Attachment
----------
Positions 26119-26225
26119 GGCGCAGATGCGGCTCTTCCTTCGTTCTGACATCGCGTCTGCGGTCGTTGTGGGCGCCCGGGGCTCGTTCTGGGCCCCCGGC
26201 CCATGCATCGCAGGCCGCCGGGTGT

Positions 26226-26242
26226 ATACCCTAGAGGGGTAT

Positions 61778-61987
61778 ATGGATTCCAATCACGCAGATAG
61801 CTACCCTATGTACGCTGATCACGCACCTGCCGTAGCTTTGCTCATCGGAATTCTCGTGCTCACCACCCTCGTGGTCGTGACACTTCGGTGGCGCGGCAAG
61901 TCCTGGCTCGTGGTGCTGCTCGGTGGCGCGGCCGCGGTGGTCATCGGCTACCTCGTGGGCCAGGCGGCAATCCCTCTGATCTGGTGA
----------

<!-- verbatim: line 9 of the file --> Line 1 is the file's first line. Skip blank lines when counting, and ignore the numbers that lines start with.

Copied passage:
61901 TCCTGGCTCGTGGTGCTGCTCGGTGGCGCGGCCGCGGTGGTCATCGGCTACCTCGTGGGCCAGGCGGCAATCCCTCTGATCTGGTGA